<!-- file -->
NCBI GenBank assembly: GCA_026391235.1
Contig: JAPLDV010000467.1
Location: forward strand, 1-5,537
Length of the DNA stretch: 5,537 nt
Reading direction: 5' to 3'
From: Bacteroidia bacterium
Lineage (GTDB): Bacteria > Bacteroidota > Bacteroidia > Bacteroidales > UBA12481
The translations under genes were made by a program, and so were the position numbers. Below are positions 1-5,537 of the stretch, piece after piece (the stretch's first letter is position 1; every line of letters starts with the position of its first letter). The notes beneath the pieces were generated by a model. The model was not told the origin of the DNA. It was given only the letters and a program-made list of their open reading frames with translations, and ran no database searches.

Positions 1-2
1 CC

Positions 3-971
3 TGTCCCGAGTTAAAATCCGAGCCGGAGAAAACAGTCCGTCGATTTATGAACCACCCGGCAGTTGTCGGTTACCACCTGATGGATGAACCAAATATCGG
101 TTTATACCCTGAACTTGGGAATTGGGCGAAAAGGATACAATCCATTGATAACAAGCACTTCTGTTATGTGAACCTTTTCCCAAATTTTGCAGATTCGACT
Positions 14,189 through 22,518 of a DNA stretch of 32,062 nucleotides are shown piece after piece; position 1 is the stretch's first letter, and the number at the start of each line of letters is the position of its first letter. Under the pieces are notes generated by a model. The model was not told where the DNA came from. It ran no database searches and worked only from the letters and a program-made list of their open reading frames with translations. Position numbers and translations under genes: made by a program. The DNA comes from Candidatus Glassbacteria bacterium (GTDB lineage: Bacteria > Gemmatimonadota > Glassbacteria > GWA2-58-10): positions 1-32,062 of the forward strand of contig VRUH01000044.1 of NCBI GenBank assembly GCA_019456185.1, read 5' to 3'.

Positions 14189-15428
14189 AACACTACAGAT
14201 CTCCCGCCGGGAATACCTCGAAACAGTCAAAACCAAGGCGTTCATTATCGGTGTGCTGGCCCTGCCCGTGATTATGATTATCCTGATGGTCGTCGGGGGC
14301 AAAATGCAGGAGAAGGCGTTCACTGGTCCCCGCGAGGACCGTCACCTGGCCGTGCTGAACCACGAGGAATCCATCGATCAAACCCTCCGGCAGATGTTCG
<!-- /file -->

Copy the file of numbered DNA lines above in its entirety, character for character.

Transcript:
NCBI GenBank assembly: GCA_026391235.1
Contig: JAPLDV010000467.1
Location: forward strand, 1-5,537
Length of the DNA stretch: 5,537 nt
Reading direction: 5' to 3'
From: Bacteroidia bacterium
Lineage (GTDB): Bacteria > Bacteroidota > Bacteroidia > Bacteroidales > UBA12481
The translations under genes were made by a program, and so were the position numbers. Below are positions 1-5,537 of the stretch, piece after piece (the stretch's first letter is position 1; every line of letters starts with the position of its first letter). The notes beneath the pieces were generated by a model. The model was not told the origin of the DNA. It was given only the letters and a program-made list of their open reading frames with translations, and ran no database searches.

Positions 1-2
1 CC

Positions 3-971
3 TGTCCCGAGTTAAAATCCGAGCCGGAGAAAACAGTCCGTCGATTTATGAACCACCCGGCAGTTGTCGGTTACCACCTGATGGATGAACCAAATATCGG
101 TTTATACCCTGAACTTGGGAATTGGGCGAAAAGGATACAATCCATTGATAACAAGCACTTCTGTTATGTGAACCTTTTCCCAAATTTTGCAGATTCGACT
Positions 14,189 through 22,518 of a DNA stretch of 32,062 nucleotides are shown piece after piece; position 1 is the stretch's first letter, and the number at the start of each line of letters is the position of its first letter. Under the pieces are notes generated by a model. The model was not told where the DNA came from. It ran no database searches and worked only from the letters and a program-made list of their open reading frames with translations. Position numbers and translations under genes: made by a program. The DNA comes from Candidatus Glassbacteria bacterium (GTDB lineage: Bacteria > Gemmatimonadota > Glassbacteria > GWA2-58-10): positions 1-32,062 of the forward strand of contig VRUH01000044.1 of NCBI GenBank assembly GCA_019456185.1, read 5' to 3'.

Positions 14189-15428
14189 AACACTACAGAT
14201 CTCCCGCCGGGAATACCTCGAAACAGTCAAAACCAAGGCGTTCATTATCGGTGTGCTGGCCCTGCCCGTGATTATGATTATCCTGATGGTCGTCGGGGGC
14301 AAAATGCAGGAGAAGGCGTTCACTGGTCCCCGCGAGGACCGTCACCTGGCCGTGCTGAACCACGAGGAATCCATCGATCAAACCCTCCGGCAGATGTTCG